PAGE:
Vatican bank managers resign in wake of monsignor’s arrest

Moves come days after Pope Francis set up inquiry to get to grips with bank’s problems

The director and deputy director of the Vatican bank resigned today following the arrest of a senior cleric with close connections to the bank who is accused of plotting to smuggle €20 million into Italy from Switzerland.

A statement from the Vatican said Paolo Cipriani and Massimo Tulli had handed in their resignations, three days after the arrest of Msgr Nunzio Scarano, an accountant in a Vatican department who is the subject of two separate investigations by Italian magistrates.

Ernst von Freyberg, the bank’s president, will take over as interim director-general, and a new position of chief risk officer will also be created to improve compliance with financial regulations.

In the latest of a series of blows to the Vatican's scandal-plagued bank, Msgr Scarano (61), was arrested on Friday along with Giovanni Zito, a secret services agent, and financial broker Giovanni Carenzio.


The three are accused of plotting to bring €20 million in cash to Italy from Switzerland for Msgr Scarano’s shipping industry friends in the southern city of Salerno, where Msgr Scarano is facing a separate investigation on suspicion of money laundering.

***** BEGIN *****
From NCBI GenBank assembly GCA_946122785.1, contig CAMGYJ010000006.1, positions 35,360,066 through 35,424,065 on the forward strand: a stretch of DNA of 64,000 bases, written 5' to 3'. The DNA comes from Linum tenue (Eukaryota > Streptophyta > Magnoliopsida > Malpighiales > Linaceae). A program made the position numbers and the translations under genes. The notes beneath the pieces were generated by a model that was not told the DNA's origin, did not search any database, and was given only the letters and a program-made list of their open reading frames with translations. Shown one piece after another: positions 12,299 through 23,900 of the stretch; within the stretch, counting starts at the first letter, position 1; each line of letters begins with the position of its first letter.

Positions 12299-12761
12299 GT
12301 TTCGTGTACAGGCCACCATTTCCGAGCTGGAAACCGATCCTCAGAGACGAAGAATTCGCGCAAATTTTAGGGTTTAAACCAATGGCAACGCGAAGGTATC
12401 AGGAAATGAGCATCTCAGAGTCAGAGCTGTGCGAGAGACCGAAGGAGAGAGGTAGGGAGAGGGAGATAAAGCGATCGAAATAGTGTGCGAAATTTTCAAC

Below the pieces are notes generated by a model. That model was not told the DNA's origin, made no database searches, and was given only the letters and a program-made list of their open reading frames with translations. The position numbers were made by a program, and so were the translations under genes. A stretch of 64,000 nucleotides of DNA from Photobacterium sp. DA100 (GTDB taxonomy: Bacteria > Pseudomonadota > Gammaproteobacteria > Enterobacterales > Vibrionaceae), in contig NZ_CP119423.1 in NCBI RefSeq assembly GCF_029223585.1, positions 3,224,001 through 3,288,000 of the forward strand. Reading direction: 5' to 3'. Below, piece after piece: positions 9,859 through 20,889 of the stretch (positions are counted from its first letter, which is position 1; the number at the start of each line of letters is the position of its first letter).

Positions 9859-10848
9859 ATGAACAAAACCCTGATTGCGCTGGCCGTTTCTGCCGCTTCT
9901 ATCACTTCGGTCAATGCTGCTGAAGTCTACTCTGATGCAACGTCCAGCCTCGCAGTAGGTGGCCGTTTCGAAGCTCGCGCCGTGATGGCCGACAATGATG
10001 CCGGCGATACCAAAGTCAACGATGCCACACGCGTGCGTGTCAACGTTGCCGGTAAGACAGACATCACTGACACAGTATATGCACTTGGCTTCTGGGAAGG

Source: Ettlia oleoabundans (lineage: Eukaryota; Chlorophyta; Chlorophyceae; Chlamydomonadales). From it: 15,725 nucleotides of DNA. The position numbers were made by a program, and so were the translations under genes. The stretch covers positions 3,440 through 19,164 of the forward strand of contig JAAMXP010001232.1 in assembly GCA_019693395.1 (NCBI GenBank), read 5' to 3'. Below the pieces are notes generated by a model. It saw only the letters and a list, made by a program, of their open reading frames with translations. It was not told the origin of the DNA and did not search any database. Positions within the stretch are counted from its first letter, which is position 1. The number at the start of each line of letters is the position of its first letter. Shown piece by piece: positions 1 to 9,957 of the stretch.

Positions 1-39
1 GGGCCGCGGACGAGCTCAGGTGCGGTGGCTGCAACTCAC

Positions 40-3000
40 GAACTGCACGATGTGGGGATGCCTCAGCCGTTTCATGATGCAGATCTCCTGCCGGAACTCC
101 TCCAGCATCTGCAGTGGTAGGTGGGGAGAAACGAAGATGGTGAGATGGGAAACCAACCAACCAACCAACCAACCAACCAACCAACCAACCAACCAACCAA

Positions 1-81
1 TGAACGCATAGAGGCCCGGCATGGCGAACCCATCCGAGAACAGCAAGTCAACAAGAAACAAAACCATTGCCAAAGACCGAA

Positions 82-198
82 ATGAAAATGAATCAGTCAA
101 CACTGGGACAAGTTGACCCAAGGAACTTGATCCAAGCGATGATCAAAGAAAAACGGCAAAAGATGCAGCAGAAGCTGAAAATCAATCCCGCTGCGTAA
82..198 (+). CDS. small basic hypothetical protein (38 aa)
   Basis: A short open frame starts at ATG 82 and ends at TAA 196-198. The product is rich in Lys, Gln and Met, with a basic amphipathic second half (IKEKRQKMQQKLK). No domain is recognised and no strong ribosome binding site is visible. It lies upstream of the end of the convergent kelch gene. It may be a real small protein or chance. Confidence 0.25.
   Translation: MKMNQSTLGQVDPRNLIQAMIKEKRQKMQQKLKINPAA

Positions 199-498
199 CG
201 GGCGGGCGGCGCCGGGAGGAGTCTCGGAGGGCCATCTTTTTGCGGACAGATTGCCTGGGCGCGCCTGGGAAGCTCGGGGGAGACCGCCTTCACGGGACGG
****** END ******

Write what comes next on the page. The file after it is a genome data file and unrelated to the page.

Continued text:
Special inquiry

News of the resignation of two of the top managers at the Vatican bank, known formally as the Institute for Works of Religion (IOR), comes only days after Pope Francis set up a special commission of inquiry to get to grips with the bank's long-standing problems.

As part of the management changes announced today, Rolando Marranci was named as acting deputy director-general and Antonio Montaresi was named as acting chief risk officer. A selection process has begun to make permanent appointments.

The future of the IOR has been clouded by uncertainty since the arrival of Pope Francis, who has laid great emphasis on cleaning up the financial scandals which have tainted the bank for decades.

The IOR gained notoriety in 1982 when Roberto Calvi, an Italian banker with close connections to the Vatican bank, was found hanging from Blackfriar's Bridge, near the financial district in London. A court ruled he had been murdered, but the crime has never been solved.